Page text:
Date: Sat, 13 Dec 97 21:26:24 CST
From: Workers World <>
Organization: WW Publishers
Subject: Tawana Brawley speaks out
Article: 23962

Tawana Brawley speaks out

By Pat Chin, Workers World, 18 December 1997

Brooklyn, N.Y.—Tawana Brawley ended a 10-year silence about her case Dec. 2, when she spoke to a packed house of cheering supporters. The event was held in the Bedford-Stuyvesant section of Brooklyn, which is overwhelmingly African American and poor.

Addressing over 800 people at the Bethany Baptist Church, Brawley asserted in a fiery speech, I am not a liar, nor am I crazy. The 25-year-old African American woman was referring to charges she made 10 years ago that six white men had abducted, raped and tortured her over the course of four days.

Brawley had been found on Nov. 27, 1987, on the side of a highway in upstate Dutchess County, N.Y. Only 16 years old then, she was semi-conscious, half frozen and wrapped in a plastic bag.

Feces were smeared on her face. Racist slurs and KKK had been written on her body.

Brawley said that one of six white men who brutally tortured her had flashed a badge. According to the Feb. 17, 1988, Poughkeepsie Journal, Brawley implicated Dutchess County Sheriff Frederick W. Scoralick. She also reportedly identified Dutchess County Assistant District Attorney Steven Pagones as one of the attackers.

However, a 1988 grand jury concluded that Brawley made up the story of being abducted and raped. It also exonerated Pagones and others, calling the incident a hoax.

No testimony was heard from the medics who treated Brawley for her injuries after she was found near death. This and numerous other irregularities led Brawley’s supporters to denounce the grand-jury proceedings as a giant cover-up.


The Dec. 2 Brooklyn rally came on the eve of a slander trial initiated by Pagones against Brawley and her advisers- -Alton Maddox Jr., C. Vernon Mason and the Rev. Al Sharpton. Pa gones is suing the four for $395 million.

The case is being heard by Judge S. Barrett Hickman, a former district attorney in Putnam County, which is near Dutchess County.

Brawley told the Brooklyn meeting that Pagones had offered to end her liability in the case if she would testify against Maddox. Brawley blasted his offer as a payoff.

She told the chanting crowd, There’s not enough money on this planet to make her accept the offer. It’d be like I said it didn’t happen—but it did.

Brawley continued that Maddox has been my attorney for the past 10 years and hopefully he will always be my attorney.

Her voice strong and confident, Brawley criticized the big-business media for vilifying her and her supporters. She explained how difficult that has made life for her and her family over the past 10 years.

She was afraid to speak out before, Brawley said, because I was ashamed of what happened to me and because I was ignorant. I didn’t know the lengths they’d go to—they, the media. But I’m here and I’m not going anywhere.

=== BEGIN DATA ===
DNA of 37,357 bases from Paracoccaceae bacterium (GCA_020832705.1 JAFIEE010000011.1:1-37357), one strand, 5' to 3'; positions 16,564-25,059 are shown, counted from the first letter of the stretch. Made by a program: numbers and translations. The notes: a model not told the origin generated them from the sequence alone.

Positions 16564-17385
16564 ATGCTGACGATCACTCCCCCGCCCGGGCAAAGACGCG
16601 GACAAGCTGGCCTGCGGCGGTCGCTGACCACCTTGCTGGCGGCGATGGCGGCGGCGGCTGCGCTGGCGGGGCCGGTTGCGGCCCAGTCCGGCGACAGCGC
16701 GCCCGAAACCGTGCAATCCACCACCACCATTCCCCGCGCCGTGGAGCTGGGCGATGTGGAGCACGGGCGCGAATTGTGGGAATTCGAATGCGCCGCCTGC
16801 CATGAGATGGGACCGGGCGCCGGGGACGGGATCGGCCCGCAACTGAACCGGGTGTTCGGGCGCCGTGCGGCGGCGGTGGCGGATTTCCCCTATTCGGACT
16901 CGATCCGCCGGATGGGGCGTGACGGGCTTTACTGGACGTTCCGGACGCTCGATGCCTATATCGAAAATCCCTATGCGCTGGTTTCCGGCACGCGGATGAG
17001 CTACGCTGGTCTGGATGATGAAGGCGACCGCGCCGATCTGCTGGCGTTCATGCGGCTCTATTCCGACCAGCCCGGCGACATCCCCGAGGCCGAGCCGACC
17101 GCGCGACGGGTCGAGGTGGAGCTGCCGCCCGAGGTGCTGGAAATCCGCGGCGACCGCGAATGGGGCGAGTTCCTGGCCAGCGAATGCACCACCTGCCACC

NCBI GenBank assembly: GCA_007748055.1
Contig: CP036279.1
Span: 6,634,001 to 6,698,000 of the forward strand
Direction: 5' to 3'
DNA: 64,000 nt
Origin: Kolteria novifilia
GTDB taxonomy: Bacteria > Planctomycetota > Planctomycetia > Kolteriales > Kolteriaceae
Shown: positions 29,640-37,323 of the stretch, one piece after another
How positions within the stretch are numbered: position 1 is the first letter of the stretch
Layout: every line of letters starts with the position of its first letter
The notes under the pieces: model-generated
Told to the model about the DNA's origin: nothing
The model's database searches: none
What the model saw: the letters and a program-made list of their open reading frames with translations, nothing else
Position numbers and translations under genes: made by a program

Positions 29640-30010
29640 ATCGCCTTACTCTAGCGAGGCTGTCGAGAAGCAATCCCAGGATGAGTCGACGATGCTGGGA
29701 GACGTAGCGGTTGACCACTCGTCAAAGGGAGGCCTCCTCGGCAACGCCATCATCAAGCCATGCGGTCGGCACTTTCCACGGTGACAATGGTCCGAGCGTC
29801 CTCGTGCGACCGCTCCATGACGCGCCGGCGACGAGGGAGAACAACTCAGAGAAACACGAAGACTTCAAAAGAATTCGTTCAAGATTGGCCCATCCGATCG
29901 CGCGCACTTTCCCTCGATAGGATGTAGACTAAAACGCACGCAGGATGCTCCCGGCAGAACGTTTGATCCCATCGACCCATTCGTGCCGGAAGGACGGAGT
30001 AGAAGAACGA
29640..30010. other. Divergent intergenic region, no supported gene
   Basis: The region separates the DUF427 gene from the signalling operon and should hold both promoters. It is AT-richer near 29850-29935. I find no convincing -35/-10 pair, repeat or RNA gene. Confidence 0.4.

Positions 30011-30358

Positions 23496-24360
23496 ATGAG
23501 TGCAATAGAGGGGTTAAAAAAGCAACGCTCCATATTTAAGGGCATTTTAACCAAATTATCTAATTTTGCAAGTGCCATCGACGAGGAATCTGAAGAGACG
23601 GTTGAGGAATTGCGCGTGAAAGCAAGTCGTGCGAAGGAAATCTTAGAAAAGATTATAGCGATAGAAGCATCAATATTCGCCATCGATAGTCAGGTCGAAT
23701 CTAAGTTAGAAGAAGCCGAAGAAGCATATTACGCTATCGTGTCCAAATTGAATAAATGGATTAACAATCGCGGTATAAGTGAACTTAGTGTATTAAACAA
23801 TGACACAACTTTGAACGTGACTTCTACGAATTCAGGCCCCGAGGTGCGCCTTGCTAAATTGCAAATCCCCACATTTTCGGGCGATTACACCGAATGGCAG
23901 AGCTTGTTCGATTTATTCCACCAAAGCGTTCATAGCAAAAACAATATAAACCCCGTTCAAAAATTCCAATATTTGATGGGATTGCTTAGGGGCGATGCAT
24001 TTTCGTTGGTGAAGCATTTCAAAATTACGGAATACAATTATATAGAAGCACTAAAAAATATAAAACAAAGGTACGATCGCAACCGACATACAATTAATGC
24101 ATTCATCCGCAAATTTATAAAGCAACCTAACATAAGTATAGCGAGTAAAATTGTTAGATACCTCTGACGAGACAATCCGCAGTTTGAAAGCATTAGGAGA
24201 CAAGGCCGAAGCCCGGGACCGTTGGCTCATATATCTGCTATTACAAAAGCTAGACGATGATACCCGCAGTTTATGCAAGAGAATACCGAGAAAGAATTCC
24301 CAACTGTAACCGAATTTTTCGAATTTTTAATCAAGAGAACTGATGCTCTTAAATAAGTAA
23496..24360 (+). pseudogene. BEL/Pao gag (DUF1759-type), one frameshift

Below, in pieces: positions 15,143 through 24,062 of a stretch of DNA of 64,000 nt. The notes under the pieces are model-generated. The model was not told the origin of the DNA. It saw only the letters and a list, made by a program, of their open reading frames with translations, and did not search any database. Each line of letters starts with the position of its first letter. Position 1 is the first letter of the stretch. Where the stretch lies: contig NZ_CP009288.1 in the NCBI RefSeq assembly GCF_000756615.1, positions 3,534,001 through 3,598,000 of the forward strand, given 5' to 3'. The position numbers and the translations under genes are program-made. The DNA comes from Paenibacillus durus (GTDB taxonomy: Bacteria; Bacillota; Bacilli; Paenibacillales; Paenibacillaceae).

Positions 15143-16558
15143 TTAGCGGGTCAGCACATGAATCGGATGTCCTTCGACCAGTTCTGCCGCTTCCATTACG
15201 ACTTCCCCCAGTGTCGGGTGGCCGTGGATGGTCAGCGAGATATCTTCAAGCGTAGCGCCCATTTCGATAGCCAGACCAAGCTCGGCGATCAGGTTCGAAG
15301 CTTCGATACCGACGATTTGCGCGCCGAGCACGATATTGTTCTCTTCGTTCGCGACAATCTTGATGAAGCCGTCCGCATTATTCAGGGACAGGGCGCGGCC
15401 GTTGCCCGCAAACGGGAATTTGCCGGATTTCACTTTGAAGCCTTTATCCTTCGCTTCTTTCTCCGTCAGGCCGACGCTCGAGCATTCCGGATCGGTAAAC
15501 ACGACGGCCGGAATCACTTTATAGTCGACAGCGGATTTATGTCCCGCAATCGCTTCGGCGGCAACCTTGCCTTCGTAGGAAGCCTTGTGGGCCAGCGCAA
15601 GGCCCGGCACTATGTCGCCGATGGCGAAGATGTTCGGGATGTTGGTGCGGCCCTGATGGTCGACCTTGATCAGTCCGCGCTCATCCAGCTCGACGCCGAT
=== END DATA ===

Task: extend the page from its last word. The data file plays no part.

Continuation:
For 10 years they were lying to you, she added. You should feel that the hoax was pulled on you.

Chants of no justice, no peace soon changed to We love you, Tawana and We believe you, Tawana.

Referring to charges from the racist and sexist capitalist establishment that she and her advisers caused problems with race relations, Brawley retorted: We didn’t cause any ruckus. It was already there. We just woke it up. . . .

What happened to me happens to hundreds of thousands of women. I’m not the first in Dutchess County, and I won’t be the last.

The ruckus referred to was a series of militant protests after the 1987 incident that in fact united a force for justice made up of African Americans, Latinos, Asians, anti- racist whites and activists in the women’s movement. Such unity is one of the ruling class’s worst nightmares.

Tawana is about whether America has the will to put white men in jail for raping Black women, Maddox told the crowd from the podium. Our ability to win in Dutchess Country depends on our degree of unity. If we are united as a people, the truth is on our side and no force on the face of the earth can beat us.

Maddox has been suspended from practicing law because in 1988, charging it was a cover for the good-old-boy network, he advised Brawley not to cooperate with the grand jury.

Mason was later disbarred for supposedly bilking clients.

Sharpton, who came in a strong second in this year’s Democratic primary for New York mayor, is constantly hounded by questions about the Brawley case.

Mason was represented at the rally by his lawyer Stephen C. Jackson. Sharpton also came, but did not speak publicly.

He later told the New York Post: This is going to be a landmark case on advocacy. What’s on trial here is the people’s right to advocate.

The judge has ruled the truth out. We don’t have a right to believe people who come to us.

Demands are being made that the Tawana Brawley case be reopened based on documentary evidence of a racist, sexist cover-up. This, coupled with the solidarity shown at the Dec. 2 rally, gave new weight to a statement made by Maddox at the time the case broke: They don’t understand the whirlwind that is moving towards Dutchess County.